The mother repeated her plea again and again….
Simeon at last replied to his mother:
``I am in the service of the Heavenly King.
This life is a struggle and a preparation.
There is no time for empty conversation here.
But go, Mother, and choose the pure path-
Take care for your soul and live according to Christ!
After the present struggle is the next world;
If Christ finds us worthy,
You will see your son there, Mother,
And your son will delight in his mother's face.''

We should use all that is necessary in this world for the cultivation of our souls, for when death separates us from this world we will take nothing to the other world except our souls, in whatever state they have been formed here. When he was eighteen, St. Simeon the Stylite was so concerned about the salvation of his soul that one day he fell face down on the earth and prayed to God that He would show him the path of salvation. And lying thus in prayer for a long time, he had a vision that he was digging a trench for a foundation and, exhausted from digging, stopped to catch his breath. A voice spoke to him, saying: ``Dig deeper!'' Then he began, with greater labor and effort, to dig yet deeper. Again he stopped to catch his breath. But again he heard the voice: ``Dig deeper!'' He again began to dig, with even greater labor and effort. At this the voice spoke to him again: ``Stop, it is sufficient! Now build what you wish to build; for without labor, you will succeed in nothing.'' Those who labor little, and build the life of their soul on sensual shallowness, build on sand, which cannot uphold anything, even in this transitory world-and even more so in eternity.

Icon of Sts. Symeon the Stylite and Genevieve of Paris from her tomb in Paris (taken from: http://orthodoxwiki.org/images/0/0a/Gen_tombicon.jpg)
"[St. Geneviève of Paris] made many pilgrimages in the company of other maidens to the shrine of Saint Martin of Tours. Her reputation for sanctity was so great that it reached as far away as Syria, to St. Simeon the Stylite. This holy old woman once received a delegation from St. Simeon, who learned of her greatness during prayers and sent visitors to her with words of greeting, asking for her prayers for his salvation."
(taken from: http://www.allsaintsbrookline.org/celtic_saints/genevieve.html)
"In St. Genevieve, we find that it was a weak woman who stopped Attila the Hun, the same Attila before whom the great warriors and governors of the empire trembled. And it was to this woman, out of all the theologians and clergy in France, that St. Simeon the Stylite sent a greeting from his pillar in Syria. His greeting to her is recorded in all the variants of the Life of St. Genevieve, but not in those of St. Simeon the Stylite. Why? Because he was the greatest contemporary figure of eastern monasticism, and she was still an unknown anchorite. Hers was one of tens of thousands of blessings he gave to those who sought him out, but, of course, it was important to St. Genevieve – as important as if we had received a blessing from one of the Optina elders. Certainly, our children, our grandchildren and our great grand-children would remember this."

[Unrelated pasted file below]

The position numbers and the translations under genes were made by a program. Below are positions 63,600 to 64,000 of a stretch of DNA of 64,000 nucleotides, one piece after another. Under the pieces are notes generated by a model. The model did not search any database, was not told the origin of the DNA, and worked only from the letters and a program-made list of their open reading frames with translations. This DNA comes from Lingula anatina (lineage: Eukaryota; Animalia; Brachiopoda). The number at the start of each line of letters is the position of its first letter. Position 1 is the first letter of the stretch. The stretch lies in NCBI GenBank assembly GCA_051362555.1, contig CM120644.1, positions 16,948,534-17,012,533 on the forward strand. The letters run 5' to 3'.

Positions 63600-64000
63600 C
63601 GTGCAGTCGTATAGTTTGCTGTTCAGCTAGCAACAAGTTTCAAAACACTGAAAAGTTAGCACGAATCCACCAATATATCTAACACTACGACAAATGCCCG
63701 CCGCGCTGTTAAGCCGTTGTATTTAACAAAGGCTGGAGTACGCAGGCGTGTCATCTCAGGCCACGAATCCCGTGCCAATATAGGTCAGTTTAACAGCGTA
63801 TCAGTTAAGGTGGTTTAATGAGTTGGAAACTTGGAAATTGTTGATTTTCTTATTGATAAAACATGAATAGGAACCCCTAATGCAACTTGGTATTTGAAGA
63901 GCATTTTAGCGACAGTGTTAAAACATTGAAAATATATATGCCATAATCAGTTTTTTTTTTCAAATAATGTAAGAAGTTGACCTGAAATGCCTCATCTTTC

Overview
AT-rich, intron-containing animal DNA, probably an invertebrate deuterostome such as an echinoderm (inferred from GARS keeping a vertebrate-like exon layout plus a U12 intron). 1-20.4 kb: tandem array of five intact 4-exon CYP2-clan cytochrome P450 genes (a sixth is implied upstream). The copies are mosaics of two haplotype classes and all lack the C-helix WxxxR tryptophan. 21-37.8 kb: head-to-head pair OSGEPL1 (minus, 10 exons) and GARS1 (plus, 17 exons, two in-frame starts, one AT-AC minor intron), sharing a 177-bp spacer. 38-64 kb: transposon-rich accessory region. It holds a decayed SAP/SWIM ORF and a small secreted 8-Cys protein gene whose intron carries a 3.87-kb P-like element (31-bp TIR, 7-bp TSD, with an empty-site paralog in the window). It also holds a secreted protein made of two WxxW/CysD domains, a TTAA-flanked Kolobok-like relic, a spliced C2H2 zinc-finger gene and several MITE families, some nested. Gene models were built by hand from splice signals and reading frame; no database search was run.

(taken from: http://www.roadtoemmaus.net/back_issue_articles/RTE_25/A_CITY_OF_SAINTS.pdf)
Icon of St. Symeon the Stylite (Icon courtesy of www.eikonografos.com used with permission)

Apolytikion in the First Tone
Thou becamest a pillar of patience and didst emulate the Forefathers, O righteous one: Job in his sufferings, Joseph in temptations, and the life of the bodiless while in the body, O Symeon, our righteous Father, intercede with Christ God that our souls be saved.

Kontakion in the Second Tone
Thou soughtest the heights, though parted not from things below; thy pillar became a chariot of fire for thee. Thou becamest thereby a true companion of the angelic host; and together with them, O Saint, thou ceaselessly prayest Christ God for us all.

Through the prayers of our Holy Fathers, Lord Jesus Christ our God, have mercy on us and save us! Amen!


Lucky Archer - Λάκης Βελώτρης said...

Are you also going to make homeless and assylum lunatics saints? The freak spent decades on top of a pole! Any priest who condones such behavior is endangering the sanity of minors! No wonder you refuse to see the absence of the emperor's missing clothes and keep falling for tyanny.

Agioi_Anargyroi said...

First of all, as I've mentioned, I'm not a priest. I'm a lay person, and for the most part I only post and translate the lives of the Saints and the writings of the Fathers. So these are mostly the actions and words of the Holy Fathers, not me.

Second, specifically St. Symeon was 18 years old when he left to become a monk. Thus he would even be considered an adult by today's standards. In today's culture where many consider it normal and healthy for young adults to experiment with smoking, drugs, sex, destructive activities, where our young people can leave for war, why is considered folly to suffer for virtue, for Truth, for Life, for Christ?

Neither I nor the Fathers of the Church imply that everyone should go out and live on a pillar. We each can do what is in our strength and with the blessings of our Spiritual Fathers for the love of Christ, Who loved us and gave Himself for us. (Gal. 2:20)

"For Jews request a sign, and Greeks seek after wisdom; but we preach Christ crucified, to the Jews a stumbling block and to the Greeks foolishness, but to those who are called, both Jews and Greeks, Christ the power of God and the wisdom of God" (St. Paul the Apostle in 1st Corinthians 1:22-24)

Unknown said...

Interesting. It must have taken a lot of energy to stay on that pole! Thanks for the post:)

Unknown said...

By the grace of God+ He's our hero and saint!

Unknown said...

By the grace of God+ He's our hero and saint!